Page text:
Malik McDowell is one of the more intriguing prospects in this draft. There is no doubt he is a freak athlete. He has all the tools needed to be a Pro Bowl defensive lineman, but consistency as well as character concerns seem to be the issue with McDowell.
The Dolphins need a defensive lineman in this draft. Whether it is a defensive end or a defensive tackle, the Dolphins need to address the position, and McDowell just might be the guy for that. He is versatile enough to play the defensive tackle position as well as rotating in reps at defensive end in a 4-3 defense.
McDowell is one of the more freakishly athletic prospects in the draft. For being 6’6, 295 lbs, McDowell is extremely agile.
On this play, McDowell portrays tremendous agility and athleticism to avoid multiple offensive linemen, cleanly getting into the backfield to make a tackle for a loss.
Here, he lines up at defensive end, displaying quick twitch ability to weave in and out around the right tackle for a QB hit.
Outside of tremendous agility and athleticism, McDowell has violent hands, constantly using them along with great strength to get around offensive linemen for impact plays. Here are a few examples of his violent hand use.
Combining agility, quickness, and overall athleticism, McDowell has an advantage in the trenches with a very good first step.
On this play, McDowell’s first step allows him to shoot the gap between the center and right guard, getting into the backfield with ease.
Here, McDowell lines up at end and explodes off the snap to avoid the center’s cut block for the QB pressure.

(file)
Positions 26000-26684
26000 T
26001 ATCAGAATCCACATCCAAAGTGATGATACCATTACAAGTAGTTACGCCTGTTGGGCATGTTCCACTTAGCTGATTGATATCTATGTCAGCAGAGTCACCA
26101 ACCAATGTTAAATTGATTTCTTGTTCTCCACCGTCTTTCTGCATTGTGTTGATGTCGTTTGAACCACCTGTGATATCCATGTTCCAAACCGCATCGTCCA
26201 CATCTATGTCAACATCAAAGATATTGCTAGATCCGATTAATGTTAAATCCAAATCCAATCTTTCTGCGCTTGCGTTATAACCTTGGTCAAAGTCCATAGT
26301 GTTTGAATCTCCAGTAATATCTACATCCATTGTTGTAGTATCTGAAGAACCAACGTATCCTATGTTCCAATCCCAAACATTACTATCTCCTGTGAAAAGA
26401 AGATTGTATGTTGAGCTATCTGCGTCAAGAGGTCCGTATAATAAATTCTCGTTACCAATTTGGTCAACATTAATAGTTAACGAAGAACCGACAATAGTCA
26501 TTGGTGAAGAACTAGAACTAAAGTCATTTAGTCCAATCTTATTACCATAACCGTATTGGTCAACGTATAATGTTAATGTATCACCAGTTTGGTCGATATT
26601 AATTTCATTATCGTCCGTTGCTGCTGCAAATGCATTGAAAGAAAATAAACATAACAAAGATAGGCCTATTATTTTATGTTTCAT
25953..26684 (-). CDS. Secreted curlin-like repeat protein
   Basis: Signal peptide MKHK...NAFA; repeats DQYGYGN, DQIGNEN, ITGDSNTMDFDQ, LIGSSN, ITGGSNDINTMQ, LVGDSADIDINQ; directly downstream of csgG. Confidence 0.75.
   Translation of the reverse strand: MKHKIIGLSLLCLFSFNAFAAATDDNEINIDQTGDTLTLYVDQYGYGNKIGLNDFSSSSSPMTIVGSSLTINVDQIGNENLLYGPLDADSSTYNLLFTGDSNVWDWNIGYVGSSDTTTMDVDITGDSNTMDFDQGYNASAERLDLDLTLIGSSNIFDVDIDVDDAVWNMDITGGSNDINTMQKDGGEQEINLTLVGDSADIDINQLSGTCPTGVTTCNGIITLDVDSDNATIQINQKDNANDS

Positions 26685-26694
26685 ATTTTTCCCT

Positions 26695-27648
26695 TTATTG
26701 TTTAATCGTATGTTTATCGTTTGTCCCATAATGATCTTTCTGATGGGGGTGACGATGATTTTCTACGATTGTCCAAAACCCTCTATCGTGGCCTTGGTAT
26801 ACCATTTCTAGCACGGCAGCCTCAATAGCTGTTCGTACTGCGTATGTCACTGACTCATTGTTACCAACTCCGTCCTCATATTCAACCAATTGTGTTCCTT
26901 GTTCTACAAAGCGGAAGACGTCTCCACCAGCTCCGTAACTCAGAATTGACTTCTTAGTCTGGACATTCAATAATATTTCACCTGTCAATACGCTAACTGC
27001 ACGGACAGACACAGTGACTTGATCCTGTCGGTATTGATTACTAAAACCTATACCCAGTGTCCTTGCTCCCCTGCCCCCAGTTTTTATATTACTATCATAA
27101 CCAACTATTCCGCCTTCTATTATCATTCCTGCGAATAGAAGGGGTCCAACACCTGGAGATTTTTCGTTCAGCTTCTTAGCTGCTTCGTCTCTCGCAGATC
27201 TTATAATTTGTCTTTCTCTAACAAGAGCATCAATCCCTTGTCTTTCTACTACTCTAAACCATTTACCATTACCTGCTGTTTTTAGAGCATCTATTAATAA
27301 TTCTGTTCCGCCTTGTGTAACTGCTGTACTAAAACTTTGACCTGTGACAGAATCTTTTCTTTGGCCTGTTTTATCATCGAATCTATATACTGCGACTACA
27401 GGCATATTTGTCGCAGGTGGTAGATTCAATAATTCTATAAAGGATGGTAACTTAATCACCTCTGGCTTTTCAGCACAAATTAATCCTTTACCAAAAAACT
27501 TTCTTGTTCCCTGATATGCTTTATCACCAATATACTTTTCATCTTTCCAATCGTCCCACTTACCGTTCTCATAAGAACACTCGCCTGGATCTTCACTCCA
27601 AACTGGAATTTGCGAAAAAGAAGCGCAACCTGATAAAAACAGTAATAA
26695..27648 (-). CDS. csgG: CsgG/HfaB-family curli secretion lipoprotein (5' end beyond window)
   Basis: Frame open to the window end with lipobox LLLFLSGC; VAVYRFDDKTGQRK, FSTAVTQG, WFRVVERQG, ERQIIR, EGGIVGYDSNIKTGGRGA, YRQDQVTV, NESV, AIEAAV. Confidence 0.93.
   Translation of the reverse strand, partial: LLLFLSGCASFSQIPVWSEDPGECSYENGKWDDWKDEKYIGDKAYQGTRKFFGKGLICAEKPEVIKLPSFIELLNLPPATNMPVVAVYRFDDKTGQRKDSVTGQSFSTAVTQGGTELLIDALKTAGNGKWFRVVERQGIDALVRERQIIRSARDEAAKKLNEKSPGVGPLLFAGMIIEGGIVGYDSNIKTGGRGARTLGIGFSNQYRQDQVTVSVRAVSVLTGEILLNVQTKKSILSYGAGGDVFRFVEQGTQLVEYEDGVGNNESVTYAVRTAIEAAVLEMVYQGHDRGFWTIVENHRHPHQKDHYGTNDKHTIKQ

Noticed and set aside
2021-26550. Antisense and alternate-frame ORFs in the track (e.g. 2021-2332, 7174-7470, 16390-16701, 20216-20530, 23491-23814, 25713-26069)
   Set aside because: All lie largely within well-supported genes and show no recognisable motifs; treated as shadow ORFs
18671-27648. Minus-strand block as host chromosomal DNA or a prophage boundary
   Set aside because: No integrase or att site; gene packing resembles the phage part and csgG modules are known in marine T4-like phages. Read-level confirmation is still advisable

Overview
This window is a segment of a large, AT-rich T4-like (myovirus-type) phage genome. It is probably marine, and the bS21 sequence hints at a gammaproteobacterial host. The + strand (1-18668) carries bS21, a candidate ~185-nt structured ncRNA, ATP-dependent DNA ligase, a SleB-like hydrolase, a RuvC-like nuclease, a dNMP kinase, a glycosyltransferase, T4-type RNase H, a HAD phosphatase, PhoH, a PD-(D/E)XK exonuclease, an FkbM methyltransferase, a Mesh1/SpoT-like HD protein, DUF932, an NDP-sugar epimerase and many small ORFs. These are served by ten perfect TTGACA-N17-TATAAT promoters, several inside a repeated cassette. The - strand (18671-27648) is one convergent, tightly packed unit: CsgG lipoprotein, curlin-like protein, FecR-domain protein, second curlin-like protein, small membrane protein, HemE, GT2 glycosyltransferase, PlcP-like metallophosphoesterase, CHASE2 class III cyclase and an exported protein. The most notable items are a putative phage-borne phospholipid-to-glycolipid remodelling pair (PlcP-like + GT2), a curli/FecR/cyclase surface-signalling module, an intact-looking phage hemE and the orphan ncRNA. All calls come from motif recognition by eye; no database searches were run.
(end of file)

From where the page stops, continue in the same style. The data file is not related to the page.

McDowell’s versatility allows him to move from defensive tackle to defensive end in which he has shown to be successful in defensive line stunts. Here are a couple examples.
McDowell has shown great success in rushing the passer, whether it is using his violent hands, dominating with strength, or even simply beating the lineman with tremendous agility and athleticism, he can get the job done. Where McDowell struggles is his consistency with maintaining leverage in the run game.
McDowell’s issue is playing high too often, but when he plays low and keeps technique, he has shown success. Here are a few examples of him playing low, displaying great leverage, and making a play on the ball.
Against a double team.
McDowell’s bad plays can be, well, pretty bad.
McDowell has an issue of finding himself on the ground too often, whether it is from a double team or just bad technique. Plays like the one below take him entirely out of some plays, as he gets pushed to the ground easily by the left tackle.
As mentioned before, McDowell’s main issues in run defense is his approach. Here are a few examples of him playing too high, getting pushed out of the play, creating open run lanes.
McDowell can find himself getting turned when leading with his shoulder.
On this play, McDowell bull rushes the right guard with one hand to the ground, displaying brutal strength for the QB pressure.
Here, McDowell showcases his freakish athleticism, where he is able to dip his shoulder, bend around the edge and eventually get the sack. A 6’6 defensive tackle lining up at end with the ability to bend like that is something special.
This film review was done by Hagop Taraksian. Follow him on Twitter: @HagopTaraksian
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